As I enter my 50th year as a physician, I recognize that my patients have been my best teachers.
In the late 19th century, Sir William Osler became the first physician to bring medical students out of the classroom, for bedside clinical training. “To study the phenomenon of disease without books is to sail an uncharted sea, while to study books without patients is not to go to sea at all,” he said.
Keeping up with medical literature continues to be overwhelming. But not doing so will perhaps prevent us from offering the best care to our patients. Staying up-to-date -- by reading or attending regional and national conferences -- is crucial for remaining aware of the newest medical advances.
I believe that we physicians must critically evaluate the medical literature, while remembering an old dictum: Those who have great enthusiasm have no data, and those who have data have less enthusiasm.
A thoughtful review of medical literature requires attention to both methods and results. We can find this described, briefly, in a structured abstract, which allows us to get to the heart of what the findings will provide.
A well-structured randomized clinical trial (RCT) -- in which neither patient nor researcher knows what any participant is receiving -- measures the efficacy of an intervention. RCTs are used for both diagnostic and treatment procedures.
Our full understanding of the difference between sensitivity or specificity, and positive vs. negative predictive value, is essential for critically evaluating medical data. Meta-analysis (a comparison of numerous studies) and evidence-based medical reviews are important sources for incorporating high-quality research data into our clinical decision-making. Guidelines published regularly by our medical societies provide practical advice on the management of various diseases that we treat.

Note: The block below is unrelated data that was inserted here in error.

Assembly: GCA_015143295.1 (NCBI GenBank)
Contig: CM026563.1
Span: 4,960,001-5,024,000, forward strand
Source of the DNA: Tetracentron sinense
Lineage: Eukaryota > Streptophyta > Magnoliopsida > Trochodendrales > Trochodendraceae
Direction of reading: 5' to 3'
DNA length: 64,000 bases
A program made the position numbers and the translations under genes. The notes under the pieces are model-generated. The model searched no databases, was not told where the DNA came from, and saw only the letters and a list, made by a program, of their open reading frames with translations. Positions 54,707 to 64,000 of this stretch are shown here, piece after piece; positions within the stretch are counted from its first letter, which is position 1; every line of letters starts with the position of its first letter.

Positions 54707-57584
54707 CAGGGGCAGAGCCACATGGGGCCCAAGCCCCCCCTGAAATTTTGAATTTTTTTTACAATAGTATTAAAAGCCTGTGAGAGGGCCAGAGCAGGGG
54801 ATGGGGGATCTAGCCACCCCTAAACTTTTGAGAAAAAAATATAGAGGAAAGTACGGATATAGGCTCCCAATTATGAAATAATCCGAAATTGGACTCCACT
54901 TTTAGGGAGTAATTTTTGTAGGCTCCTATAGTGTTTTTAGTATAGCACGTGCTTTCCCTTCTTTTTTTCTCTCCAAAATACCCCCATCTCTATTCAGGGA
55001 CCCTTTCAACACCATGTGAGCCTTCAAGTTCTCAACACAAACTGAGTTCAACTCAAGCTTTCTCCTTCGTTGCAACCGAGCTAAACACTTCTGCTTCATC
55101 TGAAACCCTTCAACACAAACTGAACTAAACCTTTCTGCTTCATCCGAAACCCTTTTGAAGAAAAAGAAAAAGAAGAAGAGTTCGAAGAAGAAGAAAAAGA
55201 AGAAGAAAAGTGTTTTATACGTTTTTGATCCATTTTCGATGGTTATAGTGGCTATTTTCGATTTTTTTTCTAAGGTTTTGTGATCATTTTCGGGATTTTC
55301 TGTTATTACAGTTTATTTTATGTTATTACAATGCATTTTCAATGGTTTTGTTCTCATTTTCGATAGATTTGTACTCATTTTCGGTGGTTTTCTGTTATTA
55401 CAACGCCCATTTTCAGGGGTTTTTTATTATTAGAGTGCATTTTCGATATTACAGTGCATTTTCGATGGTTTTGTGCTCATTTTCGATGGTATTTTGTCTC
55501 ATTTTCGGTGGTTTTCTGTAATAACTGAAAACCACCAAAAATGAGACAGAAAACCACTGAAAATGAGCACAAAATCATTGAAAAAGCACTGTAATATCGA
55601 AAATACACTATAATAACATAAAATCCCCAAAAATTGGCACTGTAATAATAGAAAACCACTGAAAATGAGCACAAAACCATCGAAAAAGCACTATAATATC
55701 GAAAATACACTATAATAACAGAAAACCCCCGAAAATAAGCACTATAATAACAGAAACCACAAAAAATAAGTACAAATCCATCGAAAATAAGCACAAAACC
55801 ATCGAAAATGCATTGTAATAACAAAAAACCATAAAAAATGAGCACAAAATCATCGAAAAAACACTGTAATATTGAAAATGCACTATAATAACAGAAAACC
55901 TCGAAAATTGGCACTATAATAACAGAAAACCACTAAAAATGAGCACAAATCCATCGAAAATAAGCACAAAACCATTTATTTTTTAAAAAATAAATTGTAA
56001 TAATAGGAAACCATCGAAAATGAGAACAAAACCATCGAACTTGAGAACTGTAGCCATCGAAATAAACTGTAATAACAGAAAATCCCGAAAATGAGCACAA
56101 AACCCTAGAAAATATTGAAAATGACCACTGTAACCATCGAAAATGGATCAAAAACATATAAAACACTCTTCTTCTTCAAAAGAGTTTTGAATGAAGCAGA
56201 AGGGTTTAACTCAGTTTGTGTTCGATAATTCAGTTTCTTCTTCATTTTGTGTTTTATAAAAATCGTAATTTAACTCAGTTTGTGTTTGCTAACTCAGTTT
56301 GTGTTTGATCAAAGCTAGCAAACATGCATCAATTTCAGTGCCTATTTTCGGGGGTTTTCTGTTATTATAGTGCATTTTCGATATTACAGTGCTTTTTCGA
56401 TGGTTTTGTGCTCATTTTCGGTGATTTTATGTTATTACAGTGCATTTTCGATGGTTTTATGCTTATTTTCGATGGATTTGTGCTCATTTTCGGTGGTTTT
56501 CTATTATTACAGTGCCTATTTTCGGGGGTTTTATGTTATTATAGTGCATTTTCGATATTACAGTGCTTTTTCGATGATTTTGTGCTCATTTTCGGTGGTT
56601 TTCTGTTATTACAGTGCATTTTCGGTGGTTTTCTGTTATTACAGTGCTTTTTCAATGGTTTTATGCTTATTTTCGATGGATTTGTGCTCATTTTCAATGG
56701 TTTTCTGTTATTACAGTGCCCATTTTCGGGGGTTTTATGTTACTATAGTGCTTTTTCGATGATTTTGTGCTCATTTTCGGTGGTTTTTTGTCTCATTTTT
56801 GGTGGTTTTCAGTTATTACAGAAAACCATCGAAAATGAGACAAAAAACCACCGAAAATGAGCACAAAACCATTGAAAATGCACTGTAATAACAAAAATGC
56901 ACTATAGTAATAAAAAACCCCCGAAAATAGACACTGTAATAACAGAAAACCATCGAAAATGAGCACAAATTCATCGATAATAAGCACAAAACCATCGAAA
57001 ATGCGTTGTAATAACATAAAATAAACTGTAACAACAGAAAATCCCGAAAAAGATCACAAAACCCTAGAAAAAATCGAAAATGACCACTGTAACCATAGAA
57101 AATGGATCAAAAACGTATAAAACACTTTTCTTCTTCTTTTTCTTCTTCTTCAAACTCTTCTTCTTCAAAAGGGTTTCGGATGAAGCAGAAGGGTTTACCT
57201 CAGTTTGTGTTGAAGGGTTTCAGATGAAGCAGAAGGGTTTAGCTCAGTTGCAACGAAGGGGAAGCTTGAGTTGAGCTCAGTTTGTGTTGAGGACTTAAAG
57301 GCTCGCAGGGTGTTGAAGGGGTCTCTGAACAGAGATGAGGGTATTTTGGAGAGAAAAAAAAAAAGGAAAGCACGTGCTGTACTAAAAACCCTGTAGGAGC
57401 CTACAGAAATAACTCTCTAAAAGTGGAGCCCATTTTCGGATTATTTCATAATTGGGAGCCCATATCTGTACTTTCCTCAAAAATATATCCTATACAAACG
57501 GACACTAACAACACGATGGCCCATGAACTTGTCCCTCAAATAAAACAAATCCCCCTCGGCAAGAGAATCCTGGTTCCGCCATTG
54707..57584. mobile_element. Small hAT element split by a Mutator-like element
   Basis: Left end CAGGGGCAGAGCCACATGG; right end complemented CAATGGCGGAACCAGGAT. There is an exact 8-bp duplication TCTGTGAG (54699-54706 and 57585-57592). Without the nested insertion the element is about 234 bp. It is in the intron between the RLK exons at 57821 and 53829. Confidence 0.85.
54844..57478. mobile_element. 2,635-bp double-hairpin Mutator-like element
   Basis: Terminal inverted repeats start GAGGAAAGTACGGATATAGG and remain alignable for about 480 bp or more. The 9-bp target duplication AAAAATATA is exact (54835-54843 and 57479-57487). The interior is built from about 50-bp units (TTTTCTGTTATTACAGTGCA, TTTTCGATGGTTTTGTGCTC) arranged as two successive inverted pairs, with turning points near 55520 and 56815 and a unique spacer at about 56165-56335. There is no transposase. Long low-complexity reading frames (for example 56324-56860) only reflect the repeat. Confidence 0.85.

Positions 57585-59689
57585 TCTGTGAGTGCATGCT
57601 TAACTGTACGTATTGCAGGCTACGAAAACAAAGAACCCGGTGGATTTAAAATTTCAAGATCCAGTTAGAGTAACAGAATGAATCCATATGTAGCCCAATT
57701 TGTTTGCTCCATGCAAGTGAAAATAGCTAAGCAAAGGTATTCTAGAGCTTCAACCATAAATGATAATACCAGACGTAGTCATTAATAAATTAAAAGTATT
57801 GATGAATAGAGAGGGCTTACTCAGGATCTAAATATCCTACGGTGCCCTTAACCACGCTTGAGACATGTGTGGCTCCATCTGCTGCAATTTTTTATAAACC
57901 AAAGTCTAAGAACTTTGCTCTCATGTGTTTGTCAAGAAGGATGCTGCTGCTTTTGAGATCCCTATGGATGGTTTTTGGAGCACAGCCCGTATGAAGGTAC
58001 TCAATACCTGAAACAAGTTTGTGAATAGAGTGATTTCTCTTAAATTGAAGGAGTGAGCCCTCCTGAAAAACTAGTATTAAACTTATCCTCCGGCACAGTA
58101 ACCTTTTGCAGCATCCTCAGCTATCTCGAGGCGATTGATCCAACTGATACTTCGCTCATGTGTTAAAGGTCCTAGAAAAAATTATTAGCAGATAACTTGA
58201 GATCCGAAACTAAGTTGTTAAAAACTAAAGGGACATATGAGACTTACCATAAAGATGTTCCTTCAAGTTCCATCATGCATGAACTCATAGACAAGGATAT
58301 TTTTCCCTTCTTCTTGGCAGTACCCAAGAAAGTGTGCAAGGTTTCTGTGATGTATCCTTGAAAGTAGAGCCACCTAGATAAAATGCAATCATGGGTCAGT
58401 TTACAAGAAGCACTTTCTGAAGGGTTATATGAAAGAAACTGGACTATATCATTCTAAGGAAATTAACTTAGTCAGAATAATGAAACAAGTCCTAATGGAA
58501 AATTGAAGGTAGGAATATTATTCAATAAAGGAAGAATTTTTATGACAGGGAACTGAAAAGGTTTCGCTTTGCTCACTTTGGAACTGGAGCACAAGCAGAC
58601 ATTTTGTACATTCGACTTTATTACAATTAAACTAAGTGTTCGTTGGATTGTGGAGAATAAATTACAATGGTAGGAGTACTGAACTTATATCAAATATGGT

In recent years, we’ve frequently had to think about the evolving direction of practicing medicine. We constantly need to reconcile a discrepancy: the medical profession is an art guided by science, yet the “healthcare” we hear so much about is a business.
As physicians, how can we best deal with this dichotomy? Finding the balance remains problematic. I predict it will require substantial thinking about why we entered what I consider a very noble profession.
For me, the ethnic diversity of the population we serve continues to be a source of stimulation. It brings the fascinating need to understand cultural differences and how they might affect disease presentation.
More than ever, I realize the importance of balancing work with other interests outside of medicine and deriving great pleasure from family and friends. I am fortunate to have a son who has chosen to practice with me, for more than a decade. My wife and sister have worked in our office for most of my professional life and have each been a source of continued support both at work and at home.
As I am now 76, patients sometimes ask about when I will retire. “I don’t plan on retiring any time soon,” I tell them. My desire to continue to practice medicine comes from my love of dealing with the many wonderful patients who I have come to know and care for during my half-century as a physician.
-William Erber, M.D.
author, Dr. W.E.; edited Dr. J.E.